In ancient times, clay was used to seal a scroll to preserve the authenticity of its contents. The author of the scroll would impress upon the clay the design of his signet ring. This would confirm and attest to the authenticity of the message.

In announcing the coming of the Messiah, John the Baptist indicates that Jesus will use His authority to set His seal that God is true (John 3:33).

Within the context of the gospel accounts of the Holy Spirit descending as a dove upon Jesus (Matt 3:16-17, Mark 1:10, Luke 3:22 and John 1:32-34), Jesus speaks of His own sealing (John 6:27).

The sealing of Believers appears to be a validation of a genuine Believer. It attests to the authenticity of the Believer, because the "Lord knows who is His" (2 Tim 2:19).

6. What does the image of fruit reveal about the Holy Spirit in Galatians 5:22-23?

But the fruit of the Spirit is love, joy, peace, patience, kindness, goodness, faithfulness, gentleness, self-control; against such things there is no law. (Gal 5:22-23)

True discipleship, as Paul speaks to the Galatian Christians, means that their faith shows itself alive in their love for one another. Faith enables Believers the benefit of the Holy Spirit working through them in what they say and do.

The imagery with fruit places an emphasis on the life giving power of the Holy Spirit that results in good deeds as the fruit of faith; good deeds that appear naturally for all who cooperate with the Holy Spirit for the glory of God.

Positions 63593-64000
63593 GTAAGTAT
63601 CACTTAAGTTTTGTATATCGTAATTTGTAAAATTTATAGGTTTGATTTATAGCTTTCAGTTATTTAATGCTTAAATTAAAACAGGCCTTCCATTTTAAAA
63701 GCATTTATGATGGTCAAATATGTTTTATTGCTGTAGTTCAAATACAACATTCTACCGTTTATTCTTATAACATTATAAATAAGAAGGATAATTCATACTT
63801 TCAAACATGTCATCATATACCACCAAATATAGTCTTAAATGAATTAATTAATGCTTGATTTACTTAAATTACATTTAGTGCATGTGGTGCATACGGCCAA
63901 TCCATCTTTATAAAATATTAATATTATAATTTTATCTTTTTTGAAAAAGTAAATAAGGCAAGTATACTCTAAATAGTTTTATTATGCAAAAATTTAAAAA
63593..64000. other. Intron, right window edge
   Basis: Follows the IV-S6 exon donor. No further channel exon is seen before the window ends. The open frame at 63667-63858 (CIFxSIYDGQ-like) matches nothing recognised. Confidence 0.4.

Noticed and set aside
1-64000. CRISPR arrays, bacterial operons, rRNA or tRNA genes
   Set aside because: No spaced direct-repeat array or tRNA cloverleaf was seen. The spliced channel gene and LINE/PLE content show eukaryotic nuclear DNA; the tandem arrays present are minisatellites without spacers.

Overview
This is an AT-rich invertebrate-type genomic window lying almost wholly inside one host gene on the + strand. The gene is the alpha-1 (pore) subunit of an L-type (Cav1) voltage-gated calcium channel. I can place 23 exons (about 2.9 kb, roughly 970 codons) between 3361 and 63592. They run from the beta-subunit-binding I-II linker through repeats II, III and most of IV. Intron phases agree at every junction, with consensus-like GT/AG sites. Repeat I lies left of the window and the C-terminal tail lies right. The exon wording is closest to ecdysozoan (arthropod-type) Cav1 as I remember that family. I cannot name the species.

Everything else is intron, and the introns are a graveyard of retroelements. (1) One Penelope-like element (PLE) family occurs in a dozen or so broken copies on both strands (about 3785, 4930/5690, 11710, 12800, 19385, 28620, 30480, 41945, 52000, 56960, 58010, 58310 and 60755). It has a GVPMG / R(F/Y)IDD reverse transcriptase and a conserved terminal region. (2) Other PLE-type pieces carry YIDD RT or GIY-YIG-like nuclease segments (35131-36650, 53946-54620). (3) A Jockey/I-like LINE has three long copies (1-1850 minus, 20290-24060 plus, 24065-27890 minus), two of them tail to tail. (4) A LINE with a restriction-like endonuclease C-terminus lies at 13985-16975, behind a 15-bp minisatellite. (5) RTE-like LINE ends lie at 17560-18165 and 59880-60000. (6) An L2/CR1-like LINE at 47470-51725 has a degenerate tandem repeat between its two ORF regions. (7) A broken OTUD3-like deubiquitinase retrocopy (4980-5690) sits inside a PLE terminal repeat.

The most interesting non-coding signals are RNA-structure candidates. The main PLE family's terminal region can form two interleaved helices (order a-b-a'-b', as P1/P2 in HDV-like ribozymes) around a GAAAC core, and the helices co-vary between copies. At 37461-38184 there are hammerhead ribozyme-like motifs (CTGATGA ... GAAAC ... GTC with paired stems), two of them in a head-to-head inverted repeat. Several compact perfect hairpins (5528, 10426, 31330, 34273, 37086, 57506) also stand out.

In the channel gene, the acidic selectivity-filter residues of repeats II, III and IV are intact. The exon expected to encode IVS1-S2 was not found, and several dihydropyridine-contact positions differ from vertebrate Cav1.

7. Take a moment to understand the Feast of Tabernacles and the significance of water. With that context, what is Jesus revealing about the Holy Spirit with His imagery of living water in John 7:37-39?

Now on the last day, the great day of the feast, Jesus stood and cried out, saying, "If anyone is thirsty, let him come to Me and drink. He who believes in Me, as the Scripture said, 'From his innermost being will flow rivers of living water.'" But this He spoke of the Spirit, whom those who believed in Him were to receive; for the Spirit was not yet given, because Jesus was not yet glorified. (John 7:37-39)

During the Feast of Tabernacles, Jewish priests marched from the Pool of Siloam to the Temple and poured out its water at the base of the alter. This ritual represented a Jewish belief that rivers of living water flowed forth from the temple and to the Jew (Zech 14:8-9; Ezek 47:1-12).

Jesus' imagery portrays Jesus, instead of the Jewish belief of the temple, as pouring out the living water to all who believe (John 4:10-14) through the Holy Spirit after He is glorified.

"In all my perplexities and distresses that Bible has never failed to give me light and strength."

Robert E. Lee (1807-1870)


1. Brown C, ed., The New International Dictionary of New Testament Theology, vol. 1-3, Grand Rapids: Zondervan Publishing House, (1979).

2. Swindoll CR, Zuck RB eds., Understanding Christian Theology, Nashville: Thomas Nelson Publishers, (2003).

3. Grudem W, Systematic Theology, Grand Rapids: Zondervan Publishing House, (2000).

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Topical Index: Holy Spirit>Nature of the Holy Spirit>Personal Being